How to Make Suede Leather

by Barbara Stanley

Cowhide is popular for making suede.

Hemera Technologies/AbleStock.com/Getty Images

Suede is leather made from any animal hide. Anything that is made from an animal hide, such as a football, jacket, or linings for boots or jackets, is leather. Suede is a type of leather made from a split piece of animal hide. Depending on the animal, some hides are thicker than others, allowing you to split it two or three times. Suede is different in the fact that it is sanded on one side until it is soft and supple. Suede is not treated; therefore, if it gets wet, it will show water marks.

Items you will need

  • 10-gallon plastic bucket or trash can
  • 5-gallon container
  • 1 lb. cow brains
  • Blender
  • Gloves
  • Sharp fillet knife
  • 10 lengths parachute cord, 6 feet each
  • Glover needles
  • Hand-held spade or trowel
  • Carpenter's hammer
  • Stretching frame
  • Artificial sinew
  • Box 4-inch nails
  • Fine-grit sandpaper or electric buffer
Step 1

Soak the hide in hot water overnight. Cover your container with a lid or towel. Squeeze out excess water by any means other than ringing. An old-fashioned wringer-washer works well. Hang the hide on a clothes-line until it is just damp.

Step 2

Scrape off the membrane and hair with a dull spade or trowel. Scrape the hair off by scraping in the direction the hair was growing. All of the hair and membrane will not come off on the first pass.

Step 3

Place one pound of cow brains in a blender and blend for 30 seconds. The fat and other minerals in the brains will loosen the hair and membrane while softening the hide. Heat the blended brains until just before boiling, then add them to five gallons of warm water and stir until well-blended. Add the water with brains to the ten-gallon container and fill to three-quarters full with cold water. Soak the hide overnight. Use a brick or other heavy item to weigh the hide down. Cover the can or bucket with a lid or towel.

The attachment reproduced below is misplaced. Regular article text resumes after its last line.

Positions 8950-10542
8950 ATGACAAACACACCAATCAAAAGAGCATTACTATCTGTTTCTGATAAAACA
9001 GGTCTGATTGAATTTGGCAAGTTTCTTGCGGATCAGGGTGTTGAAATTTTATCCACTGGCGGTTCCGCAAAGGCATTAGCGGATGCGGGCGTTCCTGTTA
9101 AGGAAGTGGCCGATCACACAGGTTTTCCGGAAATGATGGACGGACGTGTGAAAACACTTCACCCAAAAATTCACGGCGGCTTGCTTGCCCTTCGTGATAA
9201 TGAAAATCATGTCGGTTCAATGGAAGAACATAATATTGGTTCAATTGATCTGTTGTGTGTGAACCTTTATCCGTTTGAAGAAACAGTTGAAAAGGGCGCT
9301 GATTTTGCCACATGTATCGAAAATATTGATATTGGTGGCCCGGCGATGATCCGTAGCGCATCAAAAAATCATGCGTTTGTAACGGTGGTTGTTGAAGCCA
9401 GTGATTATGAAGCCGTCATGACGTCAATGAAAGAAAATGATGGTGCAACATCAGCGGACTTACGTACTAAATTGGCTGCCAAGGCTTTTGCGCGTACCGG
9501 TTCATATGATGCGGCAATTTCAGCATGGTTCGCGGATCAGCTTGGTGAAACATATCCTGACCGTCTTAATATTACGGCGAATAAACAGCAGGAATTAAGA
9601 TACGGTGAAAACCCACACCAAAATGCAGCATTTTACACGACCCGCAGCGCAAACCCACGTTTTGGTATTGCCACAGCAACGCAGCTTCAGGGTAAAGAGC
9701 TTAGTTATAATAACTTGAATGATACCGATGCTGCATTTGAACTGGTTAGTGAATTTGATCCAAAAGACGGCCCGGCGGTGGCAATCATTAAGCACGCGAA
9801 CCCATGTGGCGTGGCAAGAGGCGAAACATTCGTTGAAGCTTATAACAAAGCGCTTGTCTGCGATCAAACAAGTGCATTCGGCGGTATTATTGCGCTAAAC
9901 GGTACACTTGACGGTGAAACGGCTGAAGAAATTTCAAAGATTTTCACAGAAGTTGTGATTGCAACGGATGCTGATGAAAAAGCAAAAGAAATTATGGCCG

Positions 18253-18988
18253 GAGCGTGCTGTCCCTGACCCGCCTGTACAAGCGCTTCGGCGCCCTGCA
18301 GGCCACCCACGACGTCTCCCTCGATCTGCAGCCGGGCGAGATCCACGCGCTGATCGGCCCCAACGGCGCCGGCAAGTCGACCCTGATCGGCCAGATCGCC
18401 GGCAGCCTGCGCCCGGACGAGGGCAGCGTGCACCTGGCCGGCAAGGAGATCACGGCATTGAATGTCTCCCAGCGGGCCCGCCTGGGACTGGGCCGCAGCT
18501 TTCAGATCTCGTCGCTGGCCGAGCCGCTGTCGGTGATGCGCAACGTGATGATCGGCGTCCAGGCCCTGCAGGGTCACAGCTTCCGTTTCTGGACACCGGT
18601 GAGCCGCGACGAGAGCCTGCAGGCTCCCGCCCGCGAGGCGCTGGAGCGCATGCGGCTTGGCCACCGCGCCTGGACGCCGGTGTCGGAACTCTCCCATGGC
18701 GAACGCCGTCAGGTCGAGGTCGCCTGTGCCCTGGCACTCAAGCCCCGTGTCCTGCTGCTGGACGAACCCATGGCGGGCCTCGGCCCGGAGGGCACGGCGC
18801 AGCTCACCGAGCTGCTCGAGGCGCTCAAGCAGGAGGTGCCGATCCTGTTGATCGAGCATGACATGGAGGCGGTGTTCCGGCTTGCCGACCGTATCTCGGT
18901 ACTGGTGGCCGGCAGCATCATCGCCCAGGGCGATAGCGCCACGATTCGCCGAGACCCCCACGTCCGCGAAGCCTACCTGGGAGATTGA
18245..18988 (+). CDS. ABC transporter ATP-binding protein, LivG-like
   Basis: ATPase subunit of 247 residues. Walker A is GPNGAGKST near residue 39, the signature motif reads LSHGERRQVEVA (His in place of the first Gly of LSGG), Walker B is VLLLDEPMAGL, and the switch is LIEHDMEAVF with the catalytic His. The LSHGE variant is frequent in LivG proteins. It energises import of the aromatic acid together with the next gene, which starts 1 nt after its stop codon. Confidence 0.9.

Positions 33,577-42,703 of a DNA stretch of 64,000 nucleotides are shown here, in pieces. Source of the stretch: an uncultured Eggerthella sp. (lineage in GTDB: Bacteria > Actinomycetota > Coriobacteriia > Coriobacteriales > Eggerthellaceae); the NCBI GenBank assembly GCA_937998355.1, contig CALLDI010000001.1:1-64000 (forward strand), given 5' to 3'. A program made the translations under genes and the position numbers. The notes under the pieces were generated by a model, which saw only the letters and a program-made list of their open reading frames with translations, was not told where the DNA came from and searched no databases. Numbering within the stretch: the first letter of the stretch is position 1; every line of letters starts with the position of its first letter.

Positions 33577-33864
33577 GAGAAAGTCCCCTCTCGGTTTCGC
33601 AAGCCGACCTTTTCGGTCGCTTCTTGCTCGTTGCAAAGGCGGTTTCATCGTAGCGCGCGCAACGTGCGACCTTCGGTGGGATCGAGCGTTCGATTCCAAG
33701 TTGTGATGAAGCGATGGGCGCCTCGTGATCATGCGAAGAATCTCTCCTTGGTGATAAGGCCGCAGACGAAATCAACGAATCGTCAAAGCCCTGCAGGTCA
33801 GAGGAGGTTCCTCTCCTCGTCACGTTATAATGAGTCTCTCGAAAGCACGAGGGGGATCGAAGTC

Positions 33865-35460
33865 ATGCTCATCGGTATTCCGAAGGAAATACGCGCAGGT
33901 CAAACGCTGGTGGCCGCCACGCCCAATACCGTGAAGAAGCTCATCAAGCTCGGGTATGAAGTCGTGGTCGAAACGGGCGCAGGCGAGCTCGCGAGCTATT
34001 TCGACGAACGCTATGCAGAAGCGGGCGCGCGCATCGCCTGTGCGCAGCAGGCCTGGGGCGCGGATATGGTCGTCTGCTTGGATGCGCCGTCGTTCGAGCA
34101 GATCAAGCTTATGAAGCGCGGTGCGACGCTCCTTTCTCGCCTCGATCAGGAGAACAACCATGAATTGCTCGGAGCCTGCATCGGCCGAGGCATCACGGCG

Step 4

Switch the hide from the bucket with brains to a bucket of clean, lukewarm water. Swish the hide to remove brain residue, then squeeze out the excess water. Hang to dry until damp. Finish scraping off all hair and membrane.

Step 5

Trim any hanging pieces of the hide, such as the lower legs or neck areas. Cut vertical lace slots, five inches apart, all around the four sides. Make the lace slots an inch long and a little less than an inch from the edges. Thread the parachute cord and lace the hide with it; one lace per slot. Tie the laces to the nails on the frame for stretching.

Step 6

Stretch the hide for several days. Once the hide is the size you need, split the end of one corner to the thickness you desire for the suede. Continue the cut, moving slowly down and through the middle of the hide until you have two separate pieces.

Step 7

The thinner hide, now left on the frame, can be sanded by hand or by using an electric buffer. Move side to side until the leather is almost ready, then begin sanding up and down to complete the softening of the leather to make suede. The piece that had fur -- the piece that was split and cut away -- can be worked with the buffer to remove any remaining fur, then placed on the frame to sand the other side until it becomes suede.

Tips

  • Only sand one side of the split-piece of hide to make suede leather. Having a helper hold the hide during the split is safer and will give you a more accurate split Wrap a sheet of sandpaper around a piece of wood that fits well in your hand. Wear insulated gloves when working in the winter months.

Warnings

  • Sanding both sides of the hide or over-sanding one side may thin the hide too much. With suede, one side is sanded and the other side is clean of all membrane and cured.

Photo Credits

  • Hemera Technologies/AbleStock.com/Getty Images

About the Author

Barbara Stanley has been writing since 2003. Her stories have appeared in many national publications such as "Country Woman," "Wildbird," "Grit," "Capper's" and over a dozen more. She has a story on past loves published in the book, "If only I Could Tell You." Stanley has studied at the Pearl River Community College and the University of Southern Mississippi.